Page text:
The award-winning documentary director talks about her approach to her craft
By Sabrina Fatma Ahmad
Unless you’re really into documentaries and have been keeping up with the screening scene in Dhaka, you’d be forgiven for not knowing who Humaira Bilkis is. The independent filmmaker prefers it that way, stating with a laugh that all she cares about is her work. “I like keeping a low profile,” she says over a phone call.
Her relative obscurity in Bangladesh doesn’t mean her work is going unnoticed, however. The modest body of work Bilkis has produced so far has been generally well-received at film festivals abroad. Her short film I Am Yet To See Delhi bagged a special mention at Japan’s Yamagata International Documentary Film Festival, and was nominated for the Ogawa Shinsuke Prize.
Her debut feature-length documentary Things I Could Never Tell My Mother was picked up by the International Documentary Film Festival Amsterdam (Idfa) to be screened in their “Best of Fest” section, and won the prestigious Silver Nanook at the Flahertiana documentary festival in Russia last year. Far from bragging about that, Bilkis maintains a down-to-earth attitude about all the international attention.
The obvious place to start with is, what made you decide to dive into documentary filmmaking?
Well, the last time we met, we were both teaching undergrad classes, right? I was doing a lot of fieldwork and ethnographic studies; I worked as an assistant producer for the two-time Oscar-winning documentary filmmaker Sharmeen Obaid-Chinoy in her project on UN women peacekeepers. I felt like I wanted to do more of this kind of work; the classroom walls had begun to feel stifling by then.
It’s easier to go into film studies, I think. But if you want to study film production, well, that can get very expensive. For me, it was a big decision: Do I leave an existing job and stable income to get into something that would not only cost me a lot of money, but didn’t also guarantee profitable returns? In the war of the heart and mind, I guess I listened to my heart and applied. I got accepted into a program in India, and never looked back.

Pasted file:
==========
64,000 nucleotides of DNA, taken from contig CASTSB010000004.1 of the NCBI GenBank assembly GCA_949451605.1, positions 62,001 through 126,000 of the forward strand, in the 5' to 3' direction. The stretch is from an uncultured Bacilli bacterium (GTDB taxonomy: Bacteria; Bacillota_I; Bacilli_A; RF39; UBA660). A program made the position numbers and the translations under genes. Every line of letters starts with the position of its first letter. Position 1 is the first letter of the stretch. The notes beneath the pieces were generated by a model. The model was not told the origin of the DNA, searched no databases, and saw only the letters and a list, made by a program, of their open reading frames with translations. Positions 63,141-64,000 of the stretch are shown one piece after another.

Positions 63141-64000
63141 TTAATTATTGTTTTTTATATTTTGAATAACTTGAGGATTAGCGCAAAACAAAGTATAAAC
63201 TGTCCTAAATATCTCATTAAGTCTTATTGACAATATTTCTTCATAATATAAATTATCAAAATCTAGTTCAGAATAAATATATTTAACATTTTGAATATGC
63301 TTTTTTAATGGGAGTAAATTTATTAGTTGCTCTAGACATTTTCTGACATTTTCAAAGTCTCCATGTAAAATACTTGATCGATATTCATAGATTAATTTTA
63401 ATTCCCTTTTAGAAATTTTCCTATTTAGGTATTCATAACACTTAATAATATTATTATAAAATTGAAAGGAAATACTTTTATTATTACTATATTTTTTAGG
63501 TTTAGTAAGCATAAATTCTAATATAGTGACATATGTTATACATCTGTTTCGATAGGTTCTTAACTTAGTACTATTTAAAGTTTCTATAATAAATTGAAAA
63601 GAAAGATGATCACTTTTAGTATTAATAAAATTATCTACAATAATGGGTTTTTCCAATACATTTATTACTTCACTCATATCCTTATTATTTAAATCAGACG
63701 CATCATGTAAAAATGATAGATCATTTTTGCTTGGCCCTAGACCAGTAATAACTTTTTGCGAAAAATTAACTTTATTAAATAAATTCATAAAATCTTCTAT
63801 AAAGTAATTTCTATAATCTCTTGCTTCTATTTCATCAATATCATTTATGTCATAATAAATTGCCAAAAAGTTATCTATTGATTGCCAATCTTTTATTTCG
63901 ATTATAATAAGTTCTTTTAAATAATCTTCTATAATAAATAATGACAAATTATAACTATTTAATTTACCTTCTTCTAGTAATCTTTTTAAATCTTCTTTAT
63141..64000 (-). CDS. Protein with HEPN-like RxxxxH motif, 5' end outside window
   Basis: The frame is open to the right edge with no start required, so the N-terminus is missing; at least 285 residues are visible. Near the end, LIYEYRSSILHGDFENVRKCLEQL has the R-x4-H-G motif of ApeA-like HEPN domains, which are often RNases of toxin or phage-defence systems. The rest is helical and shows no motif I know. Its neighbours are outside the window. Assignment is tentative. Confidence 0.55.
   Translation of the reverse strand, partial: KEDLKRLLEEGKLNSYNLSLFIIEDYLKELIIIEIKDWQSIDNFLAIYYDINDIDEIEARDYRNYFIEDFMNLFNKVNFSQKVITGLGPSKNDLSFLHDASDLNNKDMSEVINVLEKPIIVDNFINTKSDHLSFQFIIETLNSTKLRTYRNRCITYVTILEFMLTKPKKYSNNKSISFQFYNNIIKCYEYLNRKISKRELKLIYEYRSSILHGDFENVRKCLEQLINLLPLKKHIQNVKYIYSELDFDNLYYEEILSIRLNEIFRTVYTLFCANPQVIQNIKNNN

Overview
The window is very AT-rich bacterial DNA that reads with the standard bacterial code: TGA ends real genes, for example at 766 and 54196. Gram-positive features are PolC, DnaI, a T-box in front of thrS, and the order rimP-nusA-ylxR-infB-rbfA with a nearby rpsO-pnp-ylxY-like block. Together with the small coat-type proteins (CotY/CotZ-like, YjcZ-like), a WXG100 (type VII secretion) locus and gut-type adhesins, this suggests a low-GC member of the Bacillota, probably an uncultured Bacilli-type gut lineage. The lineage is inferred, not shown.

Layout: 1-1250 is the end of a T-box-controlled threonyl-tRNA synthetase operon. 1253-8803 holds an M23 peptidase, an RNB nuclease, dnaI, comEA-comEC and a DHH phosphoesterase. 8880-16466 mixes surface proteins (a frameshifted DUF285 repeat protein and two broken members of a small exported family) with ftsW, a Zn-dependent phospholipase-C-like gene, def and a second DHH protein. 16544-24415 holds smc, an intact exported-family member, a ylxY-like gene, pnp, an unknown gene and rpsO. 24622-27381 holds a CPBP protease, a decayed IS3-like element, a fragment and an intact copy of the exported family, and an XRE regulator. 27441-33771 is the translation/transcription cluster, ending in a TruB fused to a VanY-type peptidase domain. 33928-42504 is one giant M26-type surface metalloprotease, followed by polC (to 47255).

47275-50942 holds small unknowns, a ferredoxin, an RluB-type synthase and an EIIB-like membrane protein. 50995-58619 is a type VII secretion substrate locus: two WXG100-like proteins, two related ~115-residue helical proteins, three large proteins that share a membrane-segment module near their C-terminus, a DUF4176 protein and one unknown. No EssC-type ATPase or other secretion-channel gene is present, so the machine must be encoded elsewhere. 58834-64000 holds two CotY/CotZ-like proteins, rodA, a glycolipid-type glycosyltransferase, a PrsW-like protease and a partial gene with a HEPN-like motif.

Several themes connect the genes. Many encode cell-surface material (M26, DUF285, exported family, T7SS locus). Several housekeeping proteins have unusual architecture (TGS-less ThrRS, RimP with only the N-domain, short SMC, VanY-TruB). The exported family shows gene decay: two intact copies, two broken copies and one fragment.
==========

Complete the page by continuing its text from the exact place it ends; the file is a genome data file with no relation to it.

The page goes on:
“A portrait of life in the political and historical epicenter of India, Delhi, told through striking vignettes that weave together the diverse communities and economic classes. This poetic short artfully doubles up as an essay on the mundanity of loneliness in a buzzing, chaotic metropolis.”
~Mubi recommendation of I Am Yet To See Delhi
That was very brave, but it seems to have paid off. Your student film won an award!
[Laughs] yes, at Yamagata. I was very lucky. I went to study Creative Documentary at Sri Aurobindo Center for Arts and Communication, Delhi, and this one was sent out to festivals, and was well-received, and I am glad it was, because it helped when I started sending out proposals for other projects I wanted to do. When I came back to Dhaka, I received a grant that allowed me to do my work on tea plantation workers.
That’s the one that became Baganiya (Garden of Dreams), right?
That’s the one. I got a grant from the Bengal Foundation for the research. Actually, I’d done some ethnographic research with the tea plantation workers before, and made all the connections, which is what got me interested in documenting their stories.
What is your approach to filmmaking?
I prefer the ethnographic “fly on the wall” approach. I start with a hypothesis in mind, but let my observations guide me towards what the final narrative is, trying to remain as objective as possible. I do all my own camera work, so I like working with a light hand-held camera. For The Things I Could Never Tell My Mother, it had to be more interactive, since it was a personal, partly autobiographical work, of course.
How can interested viewers sample your work?
I Am Yet To See Delhi is available on an Indian platform called Mubi. I don’t think it’s available here yet. Things I Could Never Tell My Mother was picked up for distribution by an Israeli company called Antipodes. Waiting to hear what their distribution plans are. Some of my work has been screened privately here; I’m being picky with the screenings because I am mindful of the scrutiny that comes with a woman being in this profession, and my recent work has been very close to home.
What’s next for Humaira Bilkis?
I’m currently co-producing a film with an Indian filmmaker. There are a few more projects in the pipeline. I’ll probably be more comfortable talking about them when they are closer to fruition.